7 of Queen Elizabeth II’s Favorite Songs

Videos by American Songwriter

Videos by American Songwriter

In celebration of Queen Elizabeth II’s 90th birthday in 2016, the monarch had a number of special requests on her party playlist. A longtime fondness for musicals since many made their way from Broadway to the West End of London in the 1940s—everything from Oklahoma! and Anne Get Your Gun—the Queen’s musical tastes also spanned the big bands of the 1930s and ’40s like Lester Lanin and World War II melodies of the era to the 1951 Irving Berlin-penned Fred Astaire hit “Cheek to Cheek” and songs honoring the commonwealth, including Andrew Lloyd Webber and Gary Barlow and the Commonwealth Band’s “Sing,” written for her Diamond Jubilee in 2012 and featuring the Military Wives Choir.

Whether she was giving a nod to the band who used her namesake title by tapping along to Queen’s anthemic “We Will Rock You” during her Platinum Jubilee celebration or dancing to a disco classic, if there were a more extended playlist curated by the Queen, it would have revealed that the sovereign’s musical preferences crisscrossed even more genres.

Here’s a collection of songs the late Queen Elizabeth II enjoyed years before her reign and through its end.

1. “Praise, my soul, the King of heaven” (1834)
Written by Henry Francis Lyte

The Queen loved and admired the Christian hymn “Praise, my soul, the King of heaven,” originally written by Anglican clergyman Henry Francis Lyte and first published in 1834. Drawing from Psalm 103, the song was first published in Lyte’s publication The Spirit of the Psalms, which was used at his congregation in southern England. Later set to music by John Goss in 1868, the hymn was played during the 1947 royal wedding of Princess Elizabeth (Queen Elizabeth II) and Prince Philip, Duke of Edinburg, along with her other favorite hymnal”The Lord’s My Shepherd.”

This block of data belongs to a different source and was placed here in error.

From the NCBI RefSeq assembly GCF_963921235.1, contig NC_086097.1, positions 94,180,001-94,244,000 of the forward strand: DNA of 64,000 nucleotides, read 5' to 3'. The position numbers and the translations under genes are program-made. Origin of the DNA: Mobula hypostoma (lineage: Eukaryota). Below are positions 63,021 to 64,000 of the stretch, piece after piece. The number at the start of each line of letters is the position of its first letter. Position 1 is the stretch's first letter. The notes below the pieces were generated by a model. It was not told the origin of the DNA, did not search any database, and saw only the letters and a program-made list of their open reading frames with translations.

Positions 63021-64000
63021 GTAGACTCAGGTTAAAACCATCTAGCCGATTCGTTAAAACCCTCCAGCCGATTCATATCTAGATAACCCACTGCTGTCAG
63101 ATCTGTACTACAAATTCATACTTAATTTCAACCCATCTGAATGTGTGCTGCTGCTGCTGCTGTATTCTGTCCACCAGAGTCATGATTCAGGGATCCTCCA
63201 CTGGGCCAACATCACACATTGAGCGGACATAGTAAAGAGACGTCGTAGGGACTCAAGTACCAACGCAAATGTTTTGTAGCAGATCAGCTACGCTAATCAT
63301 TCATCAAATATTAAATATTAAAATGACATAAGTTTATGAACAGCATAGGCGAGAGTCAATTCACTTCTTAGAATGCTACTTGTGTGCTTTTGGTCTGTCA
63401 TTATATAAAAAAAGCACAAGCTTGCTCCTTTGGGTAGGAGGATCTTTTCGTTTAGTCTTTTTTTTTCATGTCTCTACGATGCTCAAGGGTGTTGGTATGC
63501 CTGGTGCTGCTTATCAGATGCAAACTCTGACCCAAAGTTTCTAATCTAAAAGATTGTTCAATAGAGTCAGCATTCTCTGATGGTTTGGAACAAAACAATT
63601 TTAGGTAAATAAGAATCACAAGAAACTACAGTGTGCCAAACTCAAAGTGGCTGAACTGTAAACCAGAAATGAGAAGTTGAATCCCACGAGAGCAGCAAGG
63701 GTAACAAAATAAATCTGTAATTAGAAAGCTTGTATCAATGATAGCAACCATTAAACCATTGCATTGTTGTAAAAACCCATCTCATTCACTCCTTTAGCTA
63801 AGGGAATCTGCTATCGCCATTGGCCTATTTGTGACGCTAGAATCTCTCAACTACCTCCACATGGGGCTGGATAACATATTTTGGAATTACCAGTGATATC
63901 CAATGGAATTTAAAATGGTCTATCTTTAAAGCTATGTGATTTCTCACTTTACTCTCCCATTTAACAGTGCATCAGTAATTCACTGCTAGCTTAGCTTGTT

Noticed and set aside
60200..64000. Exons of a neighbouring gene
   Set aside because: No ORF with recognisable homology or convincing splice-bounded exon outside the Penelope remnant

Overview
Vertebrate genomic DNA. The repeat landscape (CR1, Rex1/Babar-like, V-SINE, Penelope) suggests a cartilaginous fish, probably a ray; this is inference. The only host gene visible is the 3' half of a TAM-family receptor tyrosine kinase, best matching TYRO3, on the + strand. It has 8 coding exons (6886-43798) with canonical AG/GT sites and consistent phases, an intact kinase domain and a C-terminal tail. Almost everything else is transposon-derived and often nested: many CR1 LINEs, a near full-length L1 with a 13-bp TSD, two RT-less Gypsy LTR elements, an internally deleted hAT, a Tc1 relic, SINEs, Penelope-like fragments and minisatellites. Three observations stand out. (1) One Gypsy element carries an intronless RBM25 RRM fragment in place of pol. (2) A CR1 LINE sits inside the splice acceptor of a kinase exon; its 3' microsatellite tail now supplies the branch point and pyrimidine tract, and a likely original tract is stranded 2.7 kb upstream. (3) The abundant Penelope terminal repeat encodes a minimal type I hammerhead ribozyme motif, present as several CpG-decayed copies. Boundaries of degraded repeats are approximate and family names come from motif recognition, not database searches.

Most recently, soprano Alexandra Stevenson performed “Praise my soul, the King of Heaven” at the Queen’s Chapel of the Savoy to honor Her Majesty during the Platinum Jubilee.

2. “Leaning on a Lampost,” George Formby (1937)
Written by Noel Gay

First performed in the 1937 Feather Your Nest by Val Rosing and George Formby, it was the latter performer’s sole recording for Regal Zonophone Records that would make the song popular. The Queen was such a fan of Formby, a British comedian who would knock out more light-hearted tunes in the 1930s and ’40s, that she once entertained the idea of becoming president of the George Formby Appreciation Society, according to Gyles Brandreth, a family friend of the royals. At one point, the Queen even received a letter from the George Formby Society asking her to be its president.

A correspondence secretary told the Queen that “you’re the head of the armed forces, the head of the Church of England, I don’t think you can be president of the George Formby Appreciation Society,” said Brandreth, to which Her Majesty replied, “Well, I do see that, but you see I love George Formby. … I know all his songs and I can sing them.”

Created in 1961 after the death of the popular performer, The George Formby Society has more than 1,200 members worldwide and annual conventions that still continue in Blackpool, England.

3. “The White Cliffs of Dover,” Dame Vera Lynn (1942)
Written by Nat Burton

A teen when World War II first broke out, and still some years shy of taking over the throne in 1952, following the death of her father King George IV, wartime songs always had a special resonance with the Queen. “(There’ll Be Bluebirds Over) The White Cliffs of Dover” was one particular song the Queen requested on her 90th birthday. Originally composed by Walter Kent and written by Nat Burton in 1941, the song was made famous as a WWII tune by Vera Lynn in 1942. Burton wrote the song a year after the Royal Air Force and German Luftwaffe aircraft fought over southern England, including the white cliffs in Dover, England in the Battle of Britain. By 1941, Nazi Germany had already occupied much of Europe and was still bombing Great Britain.